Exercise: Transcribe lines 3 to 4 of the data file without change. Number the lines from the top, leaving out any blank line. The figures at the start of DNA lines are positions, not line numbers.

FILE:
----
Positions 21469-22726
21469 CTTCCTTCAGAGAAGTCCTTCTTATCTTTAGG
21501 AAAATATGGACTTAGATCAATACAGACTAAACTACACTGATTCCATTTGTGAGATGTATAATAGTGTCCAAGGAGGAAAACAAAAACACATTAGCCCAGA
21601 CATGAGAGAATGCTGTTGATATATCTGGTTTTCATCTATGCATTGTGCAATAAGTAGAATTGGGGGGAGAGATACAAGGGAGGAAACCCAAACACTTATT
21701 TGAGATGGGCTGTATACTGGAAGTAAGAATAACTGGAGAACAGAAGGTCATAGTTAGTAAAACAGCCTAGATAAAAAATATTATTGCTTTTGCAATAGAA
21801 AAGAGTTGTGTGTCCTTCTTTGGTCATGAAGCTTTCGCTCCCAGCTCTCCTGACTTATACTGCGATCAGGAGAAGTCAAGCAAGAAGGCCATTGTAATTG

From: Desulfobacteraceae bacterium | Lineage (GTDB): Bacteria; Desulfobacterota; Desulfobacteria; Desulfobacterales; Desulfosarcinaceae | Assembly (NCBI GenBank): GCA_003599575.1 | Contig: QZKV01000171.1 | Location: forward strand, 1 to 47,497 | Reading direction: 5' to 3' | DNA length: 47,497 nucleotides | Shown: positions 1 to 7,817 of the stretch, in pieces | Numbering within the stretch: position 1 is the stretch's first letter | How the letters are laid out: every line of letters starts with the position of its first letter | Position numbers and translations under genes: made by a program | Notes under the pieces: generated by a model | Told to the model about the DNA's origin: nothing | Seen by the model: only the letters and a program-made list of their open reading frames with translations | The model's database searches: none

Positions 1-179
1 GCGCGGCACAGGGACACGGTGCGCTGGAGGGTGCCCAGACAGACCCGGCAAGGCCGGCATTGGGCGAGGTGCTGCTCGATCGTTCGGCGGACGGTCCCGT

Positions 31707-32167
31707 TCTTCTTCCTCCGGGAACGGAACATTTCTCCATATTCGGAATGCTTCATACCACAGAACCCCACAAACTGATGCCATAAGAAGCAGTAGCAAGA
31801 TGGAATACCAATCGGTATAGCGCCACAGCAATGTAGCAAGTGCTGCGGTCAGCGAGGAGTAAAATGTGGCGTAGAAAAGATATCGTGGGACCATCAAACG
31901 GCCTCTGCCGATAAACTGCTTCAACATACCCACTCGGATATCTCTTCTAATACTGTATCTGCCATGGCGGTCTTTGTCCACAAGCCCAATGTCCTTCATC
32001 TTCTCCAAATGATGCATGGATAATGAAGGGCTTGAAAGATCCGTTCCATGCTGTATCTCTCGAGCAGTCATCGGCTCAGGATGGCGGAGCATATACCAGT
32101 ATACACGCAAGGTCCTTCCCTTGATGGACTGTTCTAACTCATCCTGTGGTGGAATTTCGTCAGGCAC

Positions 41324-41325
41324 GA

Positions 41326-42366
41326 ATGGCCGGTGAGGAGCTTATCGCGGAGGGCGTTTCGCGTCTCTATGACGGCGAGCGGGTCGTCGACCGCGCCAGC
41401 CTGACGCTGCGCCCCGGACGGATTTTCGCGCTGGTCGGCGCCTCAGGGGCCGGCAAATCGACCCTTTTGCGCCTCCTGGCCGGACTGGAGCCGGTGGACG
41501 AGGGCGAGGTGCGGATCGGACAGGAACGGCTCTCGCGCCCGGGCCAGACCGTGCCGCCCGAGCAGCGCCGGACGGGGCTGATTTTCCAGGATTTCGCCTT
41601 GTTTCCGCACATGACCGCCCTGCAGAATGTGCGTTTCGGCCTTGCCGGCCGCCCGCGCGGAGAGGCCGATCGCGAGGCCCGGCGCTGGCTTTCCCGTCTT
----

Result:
21501 AAAATATGGACTTAGATCAATACAGACTAAACTACACTGATTCCATTTGTGAGATGTATAATAGTGTCCAAGGAGGAAAACAAAAACACATTAGCCCAGA
21601 CATGAGAGAATGCTGTTGATATATCTGGTTTTCATCTATGCATTGTGCAATAAGTAGAATTGGGGGGAGAGATACAAGGGAGGAAACCCAAACACTTATT